Sunday, April 3, 2011

BW14: M is for Milton



April is National Poetry month so what better way to celebrate poetry than with John Milton.  In our Well Educated Mind quest, poetry is one of the categories.  Most of the poets on the list may be found online. There are numerous site where you may read Paradise Lost or even download it to your e-reader from Project Gutenberg.  

Paradiselost.org is full of information about Milton, his life and his works. Darkness Visible, hosted by Christ's College at Cambridge University, has everything you need to know about Milton and Paradise Lost including plot summary of each of the books, history of the illustrations, Milton's life, religion and politics and his influence on later writers.   It is a wonderful, interesting, educational site for studying Paradise Lost.  You'll get lost for a few hours, in a good way. Believe me! 

The beginning of book 1


Of Man's first disobedience, and the fruit
Of that forbidden tree whose mortal taste
Brought death into the World, and all our woe,
With loss of Eden, till one greater Man
Restore us, and regain the blissful seat,
Sing, Heavenly Muse, that, on the secret top
Of Oreb, or of Sinai, didst inspire
That shepherd who first taught the chosen seed
In the beginning how the heavens and earth
Rose out of Chaos: or, if Sion hill
Delight thee more, and Siloa's brook that flowed
Fast by the oracle of God, I thence
Invoke thy aid to my adventurous song,
That with no middle flight intends to soar
Above th' Aonian mount, while it pursues
Things unattempted yet in prose or rhyme.
And chiefly thou, O Spirit, that dost prefer
Before all temples th' upright heart and pure,
Instruct me, for thou know'st; thou from the first
Wast present, and, with mighty wings outspread,
Dove-like sat'st brooding on the vast Abyss,
And mad'st it pregnant: what in me is dark
Illumine, what is low raise and support;
That, to the height of this great argument,
I may assert Eternal Providence,
And justify the ways of God to men.

Say first--for Heaven hides nothing from thy view,
Nor the deep tract of Hell--say first what cause
Moved our grand parents, in that happy state,
Favoured of Heaven so highly, to fall off
From their Creator, and transgress his will
For one restraint, lords of the World besides.
Who first seduced them to that foul revolt?
Th' infernal Serpent; he it was whose guile,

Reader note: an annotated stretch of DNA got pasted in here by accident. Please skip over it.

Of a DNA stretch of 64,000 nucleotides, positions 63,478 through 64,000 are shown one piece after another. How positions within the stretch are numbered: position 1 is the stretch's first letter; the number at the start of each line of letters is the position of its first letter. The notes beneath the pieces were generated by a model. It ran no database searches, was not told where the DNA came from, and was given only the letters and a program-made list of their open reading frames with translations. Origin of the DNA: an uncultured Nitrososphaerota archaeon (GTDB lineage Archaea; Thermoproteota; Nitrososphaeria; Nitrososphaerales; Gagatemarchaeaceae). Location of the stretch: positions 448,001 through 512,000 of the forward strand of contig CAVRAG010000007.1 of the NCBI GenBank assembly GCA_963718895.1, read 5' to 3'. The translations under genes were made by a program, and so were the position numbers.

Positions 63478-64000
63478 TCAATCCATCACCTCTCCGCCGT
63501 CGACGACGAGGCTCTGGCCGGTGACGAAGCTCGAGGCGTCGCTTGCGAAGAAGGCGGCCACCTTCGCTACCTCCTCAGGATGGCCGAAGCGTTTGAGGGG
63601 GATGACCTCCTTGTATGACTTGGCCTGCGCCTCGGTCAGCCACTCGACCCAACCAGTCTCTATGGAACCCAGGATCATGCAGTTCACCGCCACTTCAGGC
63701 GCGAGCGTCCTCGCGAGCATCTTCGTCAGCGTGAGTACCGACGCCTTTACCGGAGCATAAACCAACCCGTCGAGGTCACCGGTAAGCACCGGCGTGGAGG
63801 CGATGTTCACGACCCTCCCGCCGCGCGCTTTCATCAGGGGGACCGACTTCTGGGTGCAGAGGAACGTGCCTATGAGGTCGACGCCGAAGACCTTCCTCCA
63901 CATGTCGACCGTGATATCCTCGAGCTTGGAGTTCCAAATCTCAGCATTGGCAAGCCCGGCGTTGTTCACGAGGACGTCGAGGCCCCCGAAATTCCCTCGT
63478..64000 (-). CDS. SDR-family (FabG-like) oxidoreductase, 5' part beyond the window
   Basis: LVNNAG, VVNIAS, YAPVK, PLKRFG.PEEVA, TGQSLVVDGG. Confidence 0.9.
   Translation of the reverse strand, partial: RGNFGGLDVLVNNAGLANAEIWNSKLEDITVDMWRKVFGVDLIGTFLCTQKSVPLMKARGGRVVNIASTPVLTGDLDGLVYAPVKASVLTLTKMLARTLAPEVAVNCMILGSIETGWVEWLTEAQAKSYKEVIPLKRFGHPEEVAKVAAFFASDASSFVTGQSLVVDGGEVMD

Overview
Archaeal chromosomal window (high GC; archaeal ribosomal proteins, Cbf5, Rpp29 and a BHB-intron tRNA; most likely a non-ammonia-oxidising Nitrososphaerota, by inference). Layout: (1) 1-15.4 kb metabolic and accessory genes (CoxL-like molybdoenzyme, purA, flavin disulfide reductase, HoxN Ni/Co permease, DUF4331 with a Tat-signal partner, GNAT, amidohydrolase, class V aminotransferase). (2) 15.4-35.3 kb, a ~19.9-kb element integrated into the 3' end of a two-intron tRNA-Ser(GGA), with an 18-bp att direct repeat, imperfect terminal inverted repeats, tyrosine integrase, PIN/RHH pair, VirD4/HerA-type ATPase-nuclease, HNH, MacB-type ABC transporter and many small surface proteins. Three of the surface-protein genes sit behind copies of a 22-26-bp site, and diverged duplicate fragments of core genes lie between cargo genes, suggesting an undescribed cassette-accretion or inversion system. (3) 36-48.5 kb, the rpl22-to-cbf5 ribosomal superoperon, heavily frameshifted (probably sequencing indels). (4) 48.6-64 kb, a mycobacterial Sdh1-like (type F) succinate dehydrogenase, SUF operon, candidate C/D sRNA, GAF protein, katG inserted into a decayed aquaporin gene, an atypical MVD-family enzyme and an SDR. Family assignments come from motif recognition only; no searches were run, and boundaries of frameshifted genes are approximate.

Stirred up with envy and revenge, deceived
The mother of mankind, what time his pride
Had cast him out from Heaven, with all his host
Of rebel Angels, by whose aid, aspiring
To set himself in glory above his peers,
He trusted to have equalled the Most High,
If he opposed, and with ambitious aim
Against the throne and monarchy of God,
Raised impious war in Heaven and battle proud,
With vain attempt. Him the Almighty Power
Hurled headlong flaming from th' ethereal sky,
With hideous ruin and combustion, down
To bottomless perdition, there to dwell
In adamantine chains and penal fire,
Who durst defy th' Omnipotent to arms.

Continue it here, here, or here.



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10 comments:

  1. If a Dog Could Blog is a children's book but it was sent to me for review. ;)

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  2. Thank you for hosting the challenge! It's been wonderful reading each week as part of the challenge; and finding new books to read from the ones that have been featured in past weeks by others.

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  3. Every week, I wonder: what will Robin post about this week! It's exciting! Thanks for doing this challenge. I am enjoying it so much.

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  4. I love the challenge, I'm a little behind in my reviews, but I will catch up! This Jane Austen re-telling of Persuasion was very good :)

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  5. Great as always to read your posts and it has reminded me that I must read some poetry as part of the challenge.

    Paul

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  6. @Bookdragon: Sounds adorable!

    @HarvestMoon: Makes me happy!

    @Faith: Funny - Every week I wonder the same thing! :)

    @Hen Jen: Sending catch up vibes your way. Glad you are enjoying the challenge.

    @Paul: The one area I'm lacking in, so trying to make up for it.

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  7. I didn't know it was national poetry month

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  8. @Kaye - Now that you know, go read some poetry. Better yet, take a stab at writing some. I'm not big with poetry myself but learning to appreciate it.

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  9. Poetry is great. I love Poe, and Frost. One of my favorite poems is "The Road Not Taken."

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  10. Hi Robin,
    I missed the Wk 14 link up. I read The Legend of Sleepy Hollow by Washington Irving. Have a great day!

    Sherrie
    Just Books
    http://sherriesbooks.blogspot.com/2011/04/review-legend-of-sleepy-hollow.html

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